Match Stats/Report - Becker vs Kriek, Queens final 1985

#1
Boris Becker beat Johan Kriek 6-2 6-3 in the final of Queens, 1985 on grass

It was the first title for Becker, aged 17 at the time and he followed it up a couple of weeks later by winning Wimbledon unseeded

Becker serve-volleyed on all his serves - 1st and 2nd

Becker won 65 points, Kriek 45

Serve Stats
Becker....
- 1st serve percentage (31/54) 57%
- 1st serve points won (29/31) 94%
- 2nd serve points won (12/23) 52%
- Aces 11 (1 off a 2nd serve)
- Service winners -2
- Double faults 3
- Unreturned serve percentage (27/54) 50%

Kriek. ...
- 1st serve percentage (35/56) 63%
- 1st serve points won (24/35) 69%
- 2nd serve points won (8/21) 38%
- Aces 2
- Service winners 2
- Double faults 5
- Unreturned serve percentage (13/56) 23%

Serve Pattern
Becker served...
- to FH 27%
- to BH 65%
- to Body 8%

Kriek served...
- to FH 51%
- to BH 47%
- to Body 2%

Return Stats
Becker made...
- 38 (19 FH, 19 BH), including 6 chip-charges (3 FH, 3 BH)
- 1 winner (1 FH), a pass
- 9 Total Return Errors, comprising...
- 4 Unforced (3 FH, 1 BH), including 1 FH chip-charge attempt
- 5 Forced (3 FH, 2 BH)
- Return Rate (38/51) 75%

Kriek made...
- 24 (5 FH, 19 BH)
- 4 winners (2 FH, 2 BH), all passes
- 14 Total Return Errors (6 FH, 8 BH). All were Forced, with Becker serve-volleying 100% of the time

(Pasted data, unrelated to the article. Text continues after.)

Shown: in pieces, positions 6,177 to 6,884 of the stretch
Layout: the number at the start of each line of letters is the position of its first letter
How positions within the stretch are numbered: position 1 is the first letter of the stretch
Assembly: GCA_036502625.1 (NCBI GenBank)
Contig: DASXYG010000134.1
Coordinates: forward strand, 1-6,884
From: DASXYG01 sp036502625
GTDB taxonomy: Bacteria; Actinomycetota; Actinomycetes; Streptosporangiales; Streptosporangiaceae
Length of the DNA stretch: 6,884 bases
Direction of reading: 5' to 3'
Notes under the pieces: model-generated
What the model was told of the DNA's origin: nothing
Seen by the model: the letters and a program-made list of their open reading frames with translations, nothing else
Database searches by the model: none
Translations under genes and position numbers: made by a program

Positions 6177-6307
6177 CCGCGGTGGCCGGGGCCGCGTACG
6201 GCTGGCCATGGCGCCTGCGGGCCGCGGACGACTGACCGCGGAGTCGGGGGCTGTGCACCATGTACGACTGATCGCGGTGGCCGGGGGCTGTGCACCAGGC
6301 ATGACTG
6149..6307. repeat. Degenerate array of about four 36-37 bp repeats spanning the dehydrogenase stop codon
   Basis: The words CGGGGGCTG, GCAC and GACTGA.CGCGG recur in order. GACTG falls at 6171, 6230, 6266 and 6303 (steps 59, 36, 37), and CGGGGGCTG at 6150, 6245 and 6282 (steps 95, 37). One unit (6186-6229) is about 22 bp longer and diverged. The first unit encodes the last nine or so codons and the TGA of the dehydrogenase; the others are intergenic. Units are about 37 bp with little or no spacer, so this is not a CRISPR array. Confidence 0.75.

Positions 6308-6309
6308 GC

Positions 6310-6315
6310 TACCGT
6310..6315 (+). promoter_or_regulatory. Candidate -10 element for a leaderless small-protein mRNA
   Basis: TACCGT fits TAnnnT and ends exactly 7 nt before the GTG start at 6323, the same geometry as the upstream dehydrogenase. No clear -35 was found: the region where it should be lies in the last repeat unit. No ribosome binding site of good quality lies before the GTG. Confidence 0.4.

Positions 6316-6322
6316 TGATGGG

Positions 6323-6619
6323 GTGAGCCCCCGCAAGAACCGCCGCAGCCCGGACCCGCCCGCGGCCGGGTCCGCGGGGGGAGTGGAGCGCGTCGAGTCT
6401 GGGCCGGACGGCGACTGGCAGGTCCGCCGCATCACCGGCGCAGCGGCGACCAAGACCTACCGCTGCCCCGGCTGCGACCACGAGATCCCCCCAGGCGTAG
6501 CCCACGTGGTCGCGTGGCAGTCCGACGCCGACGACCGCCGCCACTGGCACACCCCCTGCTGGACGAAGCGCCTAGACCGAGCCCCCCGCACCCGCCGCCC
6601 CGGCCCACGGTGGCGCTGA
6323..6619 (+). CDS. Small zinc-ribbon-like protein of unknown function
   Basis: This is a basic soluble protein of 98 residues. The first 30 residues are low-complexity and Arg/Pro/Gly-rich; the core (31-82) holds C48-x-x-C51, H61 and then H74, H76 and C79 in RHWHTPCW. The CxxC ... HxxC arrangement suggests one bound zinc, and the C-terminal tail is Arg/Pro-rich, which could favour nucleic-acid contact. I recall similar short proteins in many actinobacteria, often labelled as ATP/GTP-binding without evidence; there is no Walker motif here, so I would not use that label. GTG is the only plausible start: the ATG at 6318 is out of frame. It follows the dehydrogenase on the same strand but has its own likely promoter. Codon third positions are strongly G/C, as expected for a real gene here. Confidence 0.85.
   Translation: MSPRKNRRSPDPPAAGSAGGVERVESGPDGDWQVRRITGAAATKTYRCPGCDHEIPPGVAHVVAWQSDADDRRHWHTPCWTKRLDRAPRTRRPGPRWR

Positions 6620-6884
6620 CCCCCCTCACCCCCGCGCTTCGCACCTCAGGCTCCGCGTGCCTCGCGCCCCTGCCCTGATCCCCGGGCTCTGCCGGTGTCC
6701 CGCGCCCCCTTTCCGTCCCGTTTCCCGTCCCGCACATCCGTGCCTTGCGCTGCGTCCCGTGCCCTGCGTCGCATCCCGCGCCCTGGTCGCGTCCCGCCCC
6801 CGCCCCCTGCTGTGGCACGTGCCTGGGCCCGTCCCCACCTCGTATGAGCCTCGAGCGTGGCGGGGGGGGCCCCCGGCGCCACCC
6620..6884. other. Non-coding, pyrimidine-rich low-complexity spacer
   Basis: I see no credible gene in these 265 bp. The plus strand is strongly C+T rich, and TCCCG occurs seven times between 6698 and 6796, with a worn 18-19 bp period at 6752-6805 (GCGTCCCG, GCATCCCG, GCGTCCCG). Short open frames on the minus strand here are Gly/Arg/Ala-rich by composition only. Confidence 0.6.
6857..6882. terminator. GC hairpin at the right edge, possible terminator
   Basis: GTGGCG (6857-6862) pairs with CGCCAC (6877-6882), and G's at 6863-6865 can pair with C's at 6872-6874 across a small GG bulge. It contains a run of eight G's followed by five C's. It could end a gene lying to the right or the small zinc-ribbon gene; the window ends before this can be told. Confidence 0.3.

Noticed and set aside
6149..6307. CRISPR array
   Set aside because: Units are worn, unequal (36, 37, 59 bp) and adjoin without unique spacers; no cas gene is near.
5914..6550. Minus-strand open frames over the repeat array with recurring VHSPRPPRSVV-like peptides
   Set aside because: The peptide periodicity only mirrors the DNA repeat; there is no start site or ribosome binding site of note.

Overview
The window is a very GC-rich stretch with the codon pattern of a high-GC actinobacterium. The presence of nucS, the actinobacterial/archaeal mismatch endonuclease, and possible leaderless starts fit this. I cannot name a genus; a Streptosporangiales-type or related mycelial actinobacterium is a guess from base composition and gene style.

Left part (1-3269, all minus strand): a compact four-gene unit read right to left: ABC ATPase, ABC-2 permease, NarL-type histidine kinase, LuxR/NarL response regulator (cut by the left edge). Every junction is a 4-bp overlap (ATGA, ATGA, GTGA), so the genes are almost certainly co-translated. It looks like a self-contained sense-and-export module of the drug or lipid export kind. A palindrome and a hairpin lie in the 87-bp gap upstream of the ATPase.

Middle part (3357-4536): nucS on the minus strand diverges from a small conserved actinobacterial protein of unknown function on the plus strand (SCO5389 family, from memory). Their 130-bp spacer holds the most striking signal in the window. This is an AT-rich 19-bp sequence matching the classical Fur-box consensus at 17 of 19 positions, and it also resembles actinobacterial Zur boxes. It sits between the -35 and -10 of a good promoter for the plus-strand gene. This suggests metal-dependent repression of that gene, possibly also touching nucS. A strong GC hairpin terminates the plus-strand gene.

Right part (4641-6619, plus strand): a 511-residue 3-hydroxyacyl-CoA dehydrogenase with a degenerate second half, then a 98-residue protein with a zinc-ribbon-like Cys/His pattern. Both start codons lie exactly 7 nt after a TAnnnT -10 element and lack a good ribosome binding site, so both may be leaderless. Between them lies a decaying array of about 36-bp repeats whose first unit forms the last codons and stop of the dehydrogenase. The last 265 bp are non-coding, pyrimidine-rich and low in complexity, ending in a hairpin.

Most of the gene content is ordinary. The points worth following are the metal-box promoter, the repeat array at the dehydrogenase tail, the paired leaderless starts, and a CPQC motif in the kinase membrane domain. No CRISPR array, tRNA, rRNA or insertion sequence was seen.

- Return Rate (24/51) 47%

Break Points
Becker 3/10 (3 games)
Kriek 0/1 (1 game, the first of the match)

Winners
Becker 16 (2 FH, 1 BH, 6 FHV, 6 BHV, 1 OH)
Kriek 10 (3 FH, 3 BH, 2 FHV, 1 BHV, 1 BH1/2V)

- For Becker, all groundstrokes were passes. One FH was a return, the other a running FH down-the-line on break point

- the BH also secured him a break and was fortuitous. Kriek had the pass covered, but a net chord popped it over his ready racquet

- 4/6 FHVs were serve volley points. Of theses, 3 were 1st volleys, 1 was a 2nd volley

- 3/6 BHVs were serve-volley points - a 1st, 2nd and 3rd volley respectively

- the OH was well set up by forcing an at-net Kriek back with a lob, approaching and executing an awkward smash

- Kriek had 5 passes. 4 were returns (2 of each wing - all of second serves)

- one was a BH from about the service line

- the sole non-pass was a fantastic FH 1/2 volley from the baseline off a powerful Becker return of serve

- one FHV and one BHV were s/v affairs

- one BHV was made from the service line, with Becker coming in off an ambitious approach shot, making it a pass

Errors (excluding returns and serves)
Becker made 19 Errors, comprising...
- 6 Unforced (1 FH, 3 BH, 1 FHV, 1 BHV)
- 13 Forced (4 FH, 3 BH, 1 FHV, 4 BHV, 1 BH1/2V)

Kriek made 17 Errors, comprising...
- 4 Unforced (1 FH, 1 BH, 1 FHV, 1 BHV)
- 13 Forced (3 FH, 8 BH, 1 BHV, 1 BH1/2V)

(All 'xx.1/2V' instances refer to such shots played at net, which I think deserve a category of their own. 1/2 volley groundstrokes by contrast have been included within regular groundstrokes)

Net Points & Serve-Volley
Becker 39/52 (75%) at net, including 29/38 serve-volleying (18/19 off 1st serve, 11/19 of 2nd)

He was 5/6 chip-charging and 5/8 on other approaches